FLOTSAM & JETSAM: A half century of mob politics leading to the Trump Mafia

Sunday, November 03, 2019

A half century of mob politics leading to the Trump Mafia

Sam Smith - Largely ignored by the media, the past half century of national American politics has deeply involved mobs and the Mafia, Trump's administration - definitely run more like a mob than a republic - is certainly a peak in this trend but hardly the beginning.

For example, Vice reported in 2018 on Richard Nixon: "The military veteran and aspiring politician felt safe meeting face to face with Mickey Cohen, the notorious Jewish gangster based in Los Angeles. Despite Nixon's notorious anti-Semitism, Cohen was an important figure in California politics. Cohen, for his part, later said he got approval for the meeting, a lunch at Goodfellow's Fisherman's Grotto, from Cosa Nostra bosses in New York and Don Santos Trafficante in Florida."

Vice interviwed Don Fulsom, author of The Mafia's President Nixon, who said that lawyer Murray Chotner "was Nixon’s first campaign manager and he had 221 Mafia clients. He dressed like one of the Mafia people: He had the white-on-white shirt, silk tie, pinky ring, monogramed shirts, and cufflinks that were little clocks. In other words, he was a fancy dresser and tied into the Mafia like no one else in the Southern California area. Nixon, through Murray Chotiner, was able to get in touch with Mickey Cohen, the boss of LA, and through Cohen, got some big contributions from the Southern California underworld in his [first] race for Congress way back in 1946"

As for Trump, Vice later reported:
Trump's mentor on issues of politics and business was Roy Cohn, a lawyer whose other clients included a passel of mobsters, among them the bosses of the Genovese and Gambino crime families. Cohn, who served as Senator Joseph McCarthy's chief witch hunter before going into private practice, operated out of a townhouse on East 68th Street where clients Anthony "Fat Tony" Salerno and Paul "Big Paul" Castellano were regular visitors. Besides getting advice on their legal problems, as a former secretary later recalled to Wayne Barrett in his 1992 book, Trump: The Deals and the Downfall, the visits by the mob titans to their lawyer's office allowed them to talk shop without having to worry about FBI bugs. Cohn told a reporter that Trump called him "fifteen to twenty times a day, asking what's the status of this, what's the status of that," according to Barrett's book.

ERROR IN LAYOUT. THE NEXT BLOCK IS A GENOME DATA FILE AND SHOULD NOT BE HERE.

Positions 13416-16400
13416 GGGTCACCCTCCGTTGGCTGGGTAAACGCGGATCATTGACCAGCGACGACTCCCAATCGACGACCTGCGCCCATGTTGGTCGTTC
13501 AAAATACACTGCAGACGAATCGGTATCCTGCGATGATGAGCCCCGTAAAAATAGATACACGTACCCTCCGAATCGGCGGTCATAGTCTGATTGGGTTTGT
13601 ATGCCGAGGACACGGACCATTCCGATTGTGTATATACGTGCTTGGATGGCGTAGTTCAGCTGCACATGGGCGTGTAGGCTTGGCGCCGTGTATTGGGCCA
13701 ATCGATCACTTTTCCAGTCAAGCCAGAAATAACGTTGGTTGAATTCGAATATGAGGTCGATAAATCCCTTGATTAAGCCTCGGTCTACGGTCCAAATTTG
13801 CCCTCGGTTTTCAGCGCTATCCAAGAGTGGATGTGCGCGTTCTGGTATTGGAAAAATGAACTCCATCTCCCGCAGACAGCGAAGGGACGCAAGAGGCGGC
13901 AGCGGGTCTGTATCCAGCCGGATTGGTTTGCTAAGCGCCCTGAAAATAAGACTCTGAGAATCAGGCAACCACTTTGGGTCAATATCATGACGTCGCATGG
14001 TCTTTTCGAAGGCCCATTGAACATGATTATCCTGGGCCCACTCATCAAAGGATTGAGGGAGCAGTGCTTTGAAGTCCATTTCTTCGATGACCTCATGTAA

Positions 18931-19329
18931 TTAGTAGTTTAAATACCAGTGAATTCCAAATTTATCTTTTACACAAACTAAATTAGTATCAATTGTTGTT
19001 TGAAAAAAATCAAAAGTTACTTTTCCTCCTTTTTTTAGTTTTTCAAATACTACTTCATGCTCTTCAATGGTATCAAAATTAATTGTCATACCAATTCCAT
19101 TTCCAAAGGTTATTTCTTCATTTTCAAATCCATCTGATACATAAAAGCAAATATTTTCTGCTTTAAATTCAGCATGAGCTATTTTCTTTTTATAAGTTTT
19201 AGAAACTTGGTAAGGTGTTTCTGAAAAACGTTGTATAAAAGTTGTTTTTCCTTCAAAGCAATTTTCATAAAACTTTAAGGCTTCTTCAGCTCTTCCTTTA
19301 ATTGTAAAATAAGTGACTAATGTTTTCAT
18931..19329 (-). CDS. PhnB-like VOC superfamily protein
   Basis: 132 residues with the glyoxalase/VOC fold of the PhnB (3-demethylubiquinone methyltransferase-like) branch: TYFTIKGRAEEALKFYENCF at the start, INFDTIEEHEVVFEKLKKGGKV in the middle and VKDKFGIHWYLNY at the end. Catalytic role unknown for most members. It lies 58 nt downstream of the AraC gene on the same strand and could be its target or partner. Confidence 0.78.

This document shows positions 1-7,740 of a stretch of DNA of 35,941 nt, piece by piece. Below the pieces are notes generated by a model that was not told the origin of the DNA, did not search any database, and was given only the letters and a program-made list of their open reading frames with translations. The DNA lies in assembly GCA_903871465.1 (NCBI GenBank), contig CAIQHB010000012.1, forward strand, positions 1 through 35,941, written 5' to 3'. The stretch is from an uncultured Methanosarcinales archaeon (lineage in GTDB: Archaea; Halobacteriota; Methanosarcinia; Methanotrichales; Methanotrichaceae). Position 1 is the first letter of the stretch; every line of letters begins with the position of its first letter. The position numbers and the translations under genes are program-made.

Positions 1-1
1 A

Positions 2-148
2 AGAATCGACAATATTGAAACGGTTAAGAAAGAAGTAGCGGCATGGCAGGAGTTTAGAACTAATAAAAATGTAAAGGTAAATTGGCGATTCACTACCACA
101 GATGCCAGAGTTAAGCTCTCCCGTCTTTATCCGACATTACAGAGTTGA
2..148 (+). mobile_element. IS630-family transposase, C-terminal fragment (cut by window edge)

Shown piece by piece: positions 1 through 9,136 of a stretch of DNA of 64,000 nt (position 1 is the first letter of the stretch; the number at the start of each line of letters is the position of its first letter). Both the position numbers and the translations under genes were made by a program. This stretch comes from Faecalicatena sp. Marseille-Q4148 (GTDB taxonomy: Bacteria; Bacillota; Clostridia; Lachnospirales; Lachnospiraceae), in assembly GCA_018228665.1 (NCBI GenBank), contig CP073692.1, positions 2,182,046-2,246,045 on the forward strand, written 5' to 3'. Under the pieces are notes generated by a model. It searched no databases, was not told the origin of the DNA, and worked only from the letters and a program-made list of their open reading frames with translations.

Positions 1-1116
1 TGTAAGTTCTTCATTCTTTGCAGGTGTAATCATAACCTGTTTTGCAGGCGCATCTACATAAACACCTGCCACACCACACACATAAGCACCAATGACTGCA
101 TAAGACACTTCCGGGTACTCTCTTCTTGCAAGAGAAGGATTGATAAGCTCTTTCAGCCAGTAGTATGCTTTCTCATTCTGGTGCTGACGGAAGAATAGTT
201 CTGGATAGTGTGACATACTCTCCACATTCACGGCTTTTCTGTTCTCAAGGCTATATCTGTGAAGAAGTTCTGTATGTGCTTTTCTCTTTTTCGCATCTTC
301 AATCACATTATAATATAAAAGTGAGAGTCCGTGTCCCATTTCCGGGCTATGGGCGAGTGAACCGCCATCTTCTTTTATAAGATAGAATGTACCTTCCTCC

Nixon would be far from alone. In The Mafia, CIA and George Bush  Peter Brewton describes  "President Bush's business ties with the Mafia, detailing the crimes of Bush's sons, Jeb and Neil, Bush's link to the BCCI scandal, and the CIA's involvement in disguising that involvement."

And here's a quick look into Ronald Reagan's mob connections

Even Barack Obama had mob connections. As Maria Houser Conzemius wrote a decade ago:
When former Pres. Barack Obama was in Chicago, he got a little help from some unsavory but powerful friends. Some had links to the Mafia. When Obama bought a house in Chicago, he got some help from Tony Rezko. Obama couldn't afford a side yard to the large house on the south side of Chicago, so Tony Rezko's wife bought the side yard and resold it to the Obamas. A Syrian immigrant who earned millions in the real estate and restaurant businesses, Rezko [was imprisoned] after he was convicted on 16 fraud and attempted bribery counts. The judge in the case stated that the endemic corruption in Illinois had to stop.

... Is Rahm Emanuel, Chicago Mayor and former chief of staff to Pres. Obama, tied to the Mob? He and two other Democrats once got into an argument got with a pollster. They found a company that offered a service: sending a dead fish in a mahogany case to someone. Emanuel and his friends sent a dead fish to the pollster. Emanuel claimed to be unaware that sending someone a dead fish was a not-so-subtle Mafia message to "sleep with the fishes"

When Mayor Rahm Emanuel awarded a contract connected to O'Hare Airport to a mob-connected firm, United Maintenance, the Service Employees International Union Local 1 secretary-treasurer, Laura Rueda, complained that Emanuel was taking care of his millionaire friends by hiring United Maintenance, and in so doing, taking away middle-class jobs from SEIU workers.

Paul Fosco, a vice president of United Service Companies, served time in 1987 after he was charged in the same corruption case as late mobster Anthony "Big Tuna" Accardo. The Chicago Sun-Times reported the owner of United Service Companies, Richard Simon, had partnered in the past with alleged mob figure William Daddano Jr. United Maintenance is one of the five divisions of United Services Companies.
One of the most startling examples of a president with mob connections - because it was so poorly reported by the media - was Bill Clinton. As I wrote: